Uber warns of higher prices and longer wait times following Toronto’s decision to freeze new licences for ride-hailing firms
Uber Technologies Inc says it will price new customers higher than existing ones after the city of Toronto lifted a moratorium on new ride-hailing licences.
In an email, Uber said, “Our prices will increase for customers using the Uber app between 19 January to 7 February, while providing full refunds to customers who pay in full for their Uber journeys.”
The city’s decision to lift its two-year moratorium on ride-hailing licences comes amid an investigation into Uber, following a series of high-profile crashes that have exposed passengers as passengers in their own vehicles.
The City of Toronto says the move to increase prices and slow down service came after the ride-hailing operator failed to meet its own standards, despite having the necessary legal permits required for ride-hailing in Toronto.
Uber says it will not charge higher prices or alter the timeline of service for current customers following the City of Toronto’s decision to suspend new licences for ride-hailing firms.
The surge in popularity of app-based companies like Uber and Lyft and their drivers has created tension between the two companies.
It’s the same tension the city was anticipating two years ago when it launched a review of ride-hailing in a bid to regulate its market and protect people on the street.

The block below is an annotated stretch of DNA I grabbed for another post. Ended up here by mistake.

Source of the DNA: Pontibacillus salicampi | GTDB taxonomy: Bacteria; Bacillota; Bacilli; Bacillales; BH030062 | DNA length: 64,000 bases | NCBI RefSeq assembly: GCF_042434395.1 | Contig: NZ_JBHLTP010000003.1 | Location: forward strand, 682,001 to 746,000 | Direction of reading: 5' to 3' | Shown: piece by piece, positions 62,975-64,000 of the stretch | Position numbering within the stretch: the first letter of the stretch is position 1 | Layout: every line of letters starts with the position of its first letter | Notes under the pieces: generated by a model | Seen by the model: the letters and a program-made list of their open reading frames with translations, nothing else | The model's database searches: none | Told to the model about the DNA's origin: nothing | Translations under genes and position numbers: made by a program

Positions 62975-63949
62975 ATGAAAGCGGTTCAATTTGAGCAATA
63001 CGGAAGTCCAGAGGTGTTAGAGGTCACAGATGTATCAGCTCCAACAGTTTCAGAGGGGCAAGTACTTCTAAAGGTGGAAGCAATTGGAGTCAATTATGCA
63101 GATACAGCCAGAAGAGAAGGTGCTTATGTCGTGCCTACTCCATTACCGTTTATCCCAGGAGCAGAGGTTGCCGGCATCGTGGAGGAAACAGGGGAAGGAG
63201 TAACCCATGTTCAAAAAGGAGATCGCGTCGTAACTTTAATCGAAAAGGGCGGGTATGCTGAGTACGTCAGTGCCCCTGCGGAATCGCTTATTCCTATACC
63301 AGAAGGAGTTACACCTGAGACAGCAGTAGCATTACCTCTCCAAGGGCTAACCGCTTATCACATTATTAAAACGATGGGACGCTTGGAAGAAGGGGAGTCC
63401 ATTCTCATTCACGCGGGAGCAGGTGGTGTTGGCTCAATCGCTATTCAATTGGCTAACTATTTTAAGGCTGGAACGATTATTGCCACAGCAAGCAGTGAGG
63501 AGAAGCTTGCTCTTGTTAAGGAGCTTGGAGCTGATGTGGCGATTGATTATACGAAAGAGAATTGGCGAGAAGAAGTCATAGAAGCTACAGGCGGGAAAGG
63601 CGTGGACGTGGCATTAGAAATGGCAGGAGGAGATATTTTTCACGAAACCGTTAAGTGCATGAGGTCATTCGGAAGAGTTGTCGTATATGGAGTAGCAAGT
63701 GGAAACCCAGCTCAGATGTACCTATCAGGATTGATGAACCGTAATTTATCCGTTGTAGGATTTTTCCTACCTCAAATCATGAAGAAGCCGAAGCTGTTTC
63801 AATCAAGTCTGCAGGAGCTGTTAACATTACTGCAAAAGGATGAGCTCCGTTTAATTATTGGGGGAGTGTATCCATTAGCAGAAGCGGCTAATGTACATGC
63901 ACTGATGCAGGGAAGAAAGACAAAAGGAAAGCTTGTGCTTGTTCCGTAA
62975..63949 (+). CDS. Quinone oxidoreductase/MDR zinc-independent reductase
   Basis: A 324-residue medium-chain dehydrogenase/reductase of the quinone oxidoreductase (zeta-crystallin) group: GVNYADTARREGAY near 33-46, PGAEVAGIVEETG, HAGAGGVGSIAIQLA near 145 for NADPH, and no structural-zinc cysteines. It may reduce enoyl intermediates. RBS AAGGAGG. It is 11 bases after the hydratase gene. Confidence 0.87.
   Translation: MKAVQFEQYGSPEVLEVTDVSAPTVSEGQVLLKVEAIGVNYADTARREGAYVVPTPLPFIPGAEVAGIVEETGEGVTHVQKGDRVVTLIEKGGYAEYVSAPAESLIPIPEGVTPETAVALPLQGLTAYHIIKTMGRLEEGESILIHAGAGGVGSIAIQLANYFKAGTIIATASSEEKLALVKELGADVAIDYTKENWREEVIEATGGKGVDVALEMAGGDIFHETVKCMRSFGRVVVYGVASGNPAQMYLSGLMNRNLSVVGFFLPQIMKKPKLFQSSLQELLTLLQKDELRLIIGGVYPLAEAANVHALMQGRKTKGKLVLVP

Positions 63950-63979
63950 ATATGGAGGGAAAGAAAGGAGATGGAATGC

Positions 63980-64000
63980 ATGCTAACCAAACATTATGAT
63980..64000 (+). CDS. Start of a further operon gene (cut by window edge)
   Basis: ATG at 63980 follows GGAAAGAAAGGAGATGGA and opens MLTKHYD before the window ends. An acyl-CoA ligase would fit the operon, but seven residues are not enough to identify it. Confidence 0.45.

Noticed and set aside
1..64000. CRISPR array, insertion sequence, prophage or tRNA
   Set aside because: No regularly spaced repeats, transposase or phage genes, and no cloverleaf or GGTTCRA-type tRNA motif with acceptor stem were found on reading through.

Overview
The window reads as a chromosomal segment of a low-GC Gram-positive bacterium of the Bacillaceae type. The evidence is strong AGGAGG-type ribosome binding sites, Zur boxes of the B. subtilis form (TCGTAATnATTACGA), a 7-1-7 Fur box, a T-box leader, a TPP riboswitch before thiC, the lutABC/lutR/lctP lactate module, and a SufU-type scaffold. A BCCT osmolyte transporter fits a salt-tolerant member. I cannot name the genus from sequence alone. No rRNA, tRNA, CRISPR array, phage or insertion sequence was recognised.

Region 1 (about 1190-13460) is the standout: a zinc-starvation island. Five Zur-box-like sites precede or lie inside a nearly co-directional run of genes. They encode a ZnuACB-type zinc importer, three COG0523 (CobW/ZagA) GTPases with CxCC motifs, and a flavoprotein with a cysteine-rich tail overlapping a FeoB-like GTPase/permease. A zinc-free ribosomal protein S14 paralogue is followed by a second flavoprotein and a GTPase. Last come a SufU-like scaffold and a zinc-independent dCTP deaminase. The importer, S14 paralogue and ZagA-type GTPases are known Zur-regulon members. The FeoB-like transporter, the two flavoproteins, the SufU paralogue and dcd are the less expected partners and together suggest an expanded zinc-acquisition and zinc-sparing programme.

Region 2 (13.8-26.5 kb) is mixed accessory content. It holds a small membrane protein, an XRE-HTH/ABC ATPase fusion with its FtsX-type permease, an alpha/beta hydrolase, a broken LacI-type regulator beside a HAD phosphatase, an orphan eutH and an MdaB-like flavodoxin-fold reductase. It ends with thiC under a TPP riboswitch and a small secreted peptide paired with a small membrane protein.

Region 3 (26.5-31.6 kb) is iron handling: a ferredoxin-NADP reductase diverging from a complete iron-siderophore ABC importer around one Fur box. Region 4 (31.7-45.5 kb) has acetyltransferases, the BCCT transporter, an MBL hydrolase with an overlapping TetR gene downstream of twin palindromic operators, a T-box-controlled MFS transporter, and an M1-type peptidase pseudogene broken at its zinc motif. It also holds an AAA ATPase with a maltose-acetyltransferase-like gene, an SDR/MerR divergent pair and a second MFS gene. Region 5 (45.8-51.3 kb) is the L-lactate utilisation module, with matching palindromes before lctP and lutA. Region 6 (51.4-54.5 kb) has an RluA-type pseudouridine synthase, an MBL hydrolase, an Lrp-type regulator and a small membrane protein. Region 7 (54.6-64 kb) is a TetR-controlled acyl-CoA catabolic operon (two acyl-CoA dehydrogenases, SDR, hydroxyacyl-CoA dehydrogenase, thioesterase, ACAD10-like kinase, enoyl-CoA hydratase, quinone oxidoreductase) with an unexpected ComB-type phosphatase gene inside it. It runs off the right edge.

Uber says its pricing increases were intended to help customers who were “dramatically increasing their trip lengths.”
The New York office of the American Civil Liberties Union has said it will file a complaint about Uber’s pricing changes with the city’s human rights commissioner.
Uber, along with Lyft, has said it will not charge more than $5 per ride.
Toronto is the largest city in North America without a ride-hailing ban.
The city’s decision to lift its moratorium on ride-hailing licences comes months after the city launched a review into ride-hailing after two Uber drivers were killed in traffic, while taking rides that would have paid about $200.5 in total, according to city data.
The investigation found Uber failed multiple safety and privacy standards, including improperly accessing or sharing the